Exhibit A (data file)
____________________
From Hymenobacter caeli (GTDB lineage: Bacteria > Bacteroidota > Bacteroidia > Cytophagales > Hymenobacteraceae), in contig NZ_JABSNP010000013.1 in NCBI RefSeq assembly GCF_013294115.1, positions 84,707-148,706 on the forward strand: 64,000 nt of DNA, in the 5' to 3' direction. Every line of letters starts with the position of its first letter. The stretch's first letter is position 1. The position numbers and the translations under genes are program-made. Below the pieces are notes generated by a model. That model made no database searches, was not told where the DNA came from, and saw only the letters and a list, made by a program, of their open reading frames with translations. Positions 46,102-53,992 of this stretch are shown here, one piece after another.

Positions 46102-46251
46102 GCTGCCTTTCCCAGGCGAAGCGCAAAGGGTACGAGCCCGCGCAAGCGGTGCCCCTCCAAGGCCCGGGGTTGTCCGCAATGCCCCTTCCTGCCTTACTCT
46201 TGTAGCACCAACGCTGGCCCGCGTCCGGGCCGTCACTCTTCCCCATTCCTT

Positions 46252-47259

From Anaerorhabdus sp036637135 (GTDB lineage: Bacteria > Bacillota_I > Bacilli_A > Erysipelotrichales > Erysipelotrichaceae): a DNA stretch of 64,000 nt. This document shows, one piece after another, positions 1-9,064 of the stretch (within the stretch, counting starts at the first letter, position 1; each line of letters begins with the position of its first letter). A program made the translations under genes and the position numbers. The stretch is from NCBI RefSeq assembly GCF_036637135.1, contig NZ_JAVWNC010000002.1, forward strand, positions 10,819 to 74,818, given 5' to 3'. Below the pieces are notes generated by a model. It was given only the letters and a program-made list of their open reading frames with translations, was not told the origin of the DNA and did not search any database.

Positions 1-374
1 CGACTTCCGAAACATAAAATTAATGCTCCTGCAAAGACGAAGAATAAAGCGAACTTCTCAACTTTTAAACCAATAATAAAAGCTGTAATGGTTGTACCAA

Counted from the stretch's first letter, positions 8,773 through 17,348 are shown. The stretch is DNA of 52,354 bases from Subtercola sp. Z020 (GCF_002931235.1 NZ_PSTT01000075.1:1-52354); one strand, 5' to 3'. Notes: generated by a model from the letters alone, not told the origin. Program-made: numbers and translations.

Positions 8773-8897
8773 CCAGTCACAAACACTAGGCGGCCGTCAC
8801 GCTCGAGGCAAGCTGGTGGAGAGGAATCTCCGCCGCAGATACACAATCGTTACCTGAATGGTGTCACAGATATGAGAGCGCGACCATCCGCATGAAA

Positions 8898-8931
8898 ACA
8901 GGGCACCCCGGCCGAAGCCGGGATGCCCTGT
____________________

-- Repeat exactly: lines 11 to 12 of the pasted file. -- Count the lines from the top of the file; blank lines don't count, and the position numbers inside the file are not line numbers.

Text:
8773 CCAGTCACAAACACTAGGCGGCCGTCAC
8801 GCTCGAGGCAAGCTGGTGGAGAGGAATCTCCGCCGCAGATACACAATCGTTACCTGAATGGTGTCACAGATATGAGAGCGCGACCATCCGCATGAAA